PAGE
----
Falling momentum in investor housing finance indicates warnings to lenders have taken effect, two leading economists believe.
The latest housing finance figures from the Australian Bureau of Statistics (ABS), released last Friday, show the seasonally adjusted series for the total value of investment housing commitments fell 3.4 per cent in February.
This follows a 0.1 per cent decline in January and a 6.0 per cent increase in December.
"I think it is a sign that the Australian Prudential Regulation Authority's (APRA) actions are having some effect,” HSBC chief economist Paul Bloxham told Residential Property Manager's sister title, Mortgage Business.
"Some pull-back in investor activity is a positive sign given the very high levels it has reached in recent months and the concern that it could lead to a housing bubble,” Mr Bloxham said.
"The authorities will be glad see some early signs that housing market activity may be shifting towards owner-occupiers and away from investors."
Meanwhile, AMP Capital chief economist Shane Oliver said the figures may be a welcome sign for the Reserve Bank, with investor finance showing signs of falling momentum.
“In fact, with investor housing credit at 10.1 per cent over the year to February, it's quite likely APRA has had a word with some lenders, forcing them to slow down, and this may explain the recent loss of momentum,” he said.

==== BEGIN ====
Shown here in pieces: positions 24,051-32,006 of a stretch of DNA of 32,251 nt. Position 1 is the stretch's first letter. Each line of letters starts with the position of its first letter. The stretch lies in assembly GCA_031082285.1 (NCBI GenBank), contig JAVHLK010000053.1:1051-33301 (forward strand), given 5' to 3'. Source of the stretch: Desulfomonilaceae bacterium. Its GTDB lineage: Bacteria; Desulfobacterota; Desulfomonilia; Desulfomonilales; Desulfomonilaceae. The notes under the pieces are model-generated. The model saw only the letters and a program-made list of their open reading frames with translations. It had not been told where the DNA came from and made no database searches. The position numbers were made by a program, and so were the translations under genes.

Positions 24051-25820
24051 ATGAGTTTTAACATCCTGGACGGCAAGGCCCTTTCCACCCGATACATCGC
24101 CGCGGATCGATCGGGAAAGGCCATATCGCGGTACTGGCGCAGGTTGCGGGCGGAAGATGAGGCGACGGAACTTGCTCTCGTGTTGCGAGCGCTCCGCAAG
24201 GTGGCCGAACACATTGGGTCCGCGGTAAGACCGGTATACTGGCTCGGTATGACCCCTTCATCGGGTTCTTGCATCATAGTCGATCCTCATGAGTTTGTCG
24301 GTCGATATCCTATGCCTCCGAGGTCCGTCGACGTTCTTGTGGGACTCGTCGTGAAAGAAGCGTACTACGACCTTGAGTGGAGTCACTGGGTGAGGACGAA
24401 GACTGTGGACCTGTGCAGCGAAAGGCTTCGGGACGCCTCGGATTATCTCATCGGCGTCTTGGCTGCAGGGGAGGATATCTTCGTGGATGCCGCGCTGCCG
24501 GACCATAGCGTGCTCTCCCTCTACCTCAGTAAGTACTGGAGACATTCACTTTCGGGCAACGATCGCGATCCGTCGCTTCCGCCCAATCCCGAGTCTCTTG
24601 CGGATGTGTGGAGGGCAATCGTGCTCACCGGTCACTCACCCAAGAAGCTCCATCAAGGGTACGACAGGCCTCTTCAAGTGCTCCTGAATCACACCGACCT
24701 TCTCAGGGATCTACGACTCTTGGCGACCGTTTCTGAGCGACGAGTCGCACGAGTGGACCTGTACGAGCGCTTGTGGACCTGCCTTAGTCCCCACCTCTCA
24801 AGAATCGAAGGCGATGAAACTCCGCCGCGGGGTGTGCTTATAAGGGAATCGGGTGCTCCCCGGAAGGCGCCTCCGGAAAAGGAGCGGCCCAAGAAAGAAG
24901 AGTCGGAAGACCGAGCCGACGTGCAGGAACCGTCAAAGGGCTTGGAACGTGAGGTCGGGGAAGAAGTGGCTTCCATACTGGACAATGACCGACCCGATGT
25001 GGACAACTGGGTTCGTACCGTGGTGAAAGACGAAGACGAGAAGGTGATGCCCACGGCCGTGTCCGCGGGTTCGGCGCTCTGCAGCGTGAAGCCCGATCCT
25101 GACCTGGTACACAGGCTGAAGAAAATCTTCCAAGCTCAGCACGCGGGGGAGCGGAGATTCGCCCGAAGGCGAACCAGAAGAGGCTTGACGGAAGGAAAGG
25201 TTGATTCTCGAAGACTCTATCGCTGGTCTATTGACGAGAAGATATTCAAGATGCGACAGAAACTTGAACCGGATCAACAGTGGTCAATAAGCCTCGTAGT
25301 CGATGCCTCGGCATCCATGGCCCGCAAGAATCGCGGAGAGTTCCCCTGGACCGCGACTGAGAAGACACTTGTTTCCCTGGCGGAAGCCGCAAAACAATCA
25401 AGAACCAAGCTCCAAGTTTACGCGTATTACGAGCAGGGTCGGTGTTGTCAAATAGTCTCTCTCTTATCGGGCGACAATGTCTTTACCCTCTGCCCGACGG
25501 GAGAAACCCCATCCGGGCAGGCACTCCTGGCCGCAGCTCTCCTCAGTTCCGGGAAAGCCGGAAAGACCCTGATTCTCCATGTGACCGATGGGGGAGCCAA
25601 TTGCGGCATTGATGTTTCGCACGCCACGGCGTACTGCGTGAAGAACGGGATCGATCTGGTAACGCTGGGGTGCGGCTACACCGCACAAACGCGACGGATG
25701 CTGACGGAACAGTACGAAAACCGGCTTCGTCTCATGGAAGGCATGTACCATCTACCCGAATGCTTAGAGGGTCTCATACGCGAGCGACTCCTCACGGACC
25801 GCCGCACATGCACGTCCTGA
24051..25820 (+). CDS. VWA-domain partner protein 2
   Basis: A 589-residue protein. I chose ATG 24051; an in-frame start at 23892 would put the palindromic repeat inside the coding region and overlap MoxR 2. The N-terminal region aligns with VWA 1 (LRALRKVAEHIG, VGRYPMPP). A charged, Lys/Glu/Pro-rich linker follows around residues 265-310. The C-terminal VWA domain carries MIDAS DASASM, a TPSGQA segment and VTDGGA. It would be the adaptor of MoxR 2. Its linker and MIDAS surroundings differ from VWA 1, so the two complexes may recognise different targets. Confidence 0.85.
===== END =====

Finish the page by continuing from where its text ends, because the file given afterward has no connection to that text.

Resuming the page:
However, real estate industry figures have pointed to market forces to explain the fall in February’s investor finance figures.
Rob Elsom, director of Hockingstuart’s Carlton and Brunswick offices, said investors are holding back because they know another rate cut is likely to happen in the coming months.
“As a result, we’re seeing first home buyers who are desperate to get their hands on a property and make the most of the current low rates outbidding investors,” he said.
The number of first home buyer commitments as a percentage of total owner-occupied housing finance commitments rose marginally to 13.7 per cent in February, from 13.6 per cent in January.
Real Estate Institute of Australia president Neville Sanders said the statistics show that concerns about an overheating property market should be laid to rest.
“The February 2015 lending figures indicate a market that is moderating, with February being the 15th consecutive month of modest drops in lending levels if refinancing is excluded,” he said.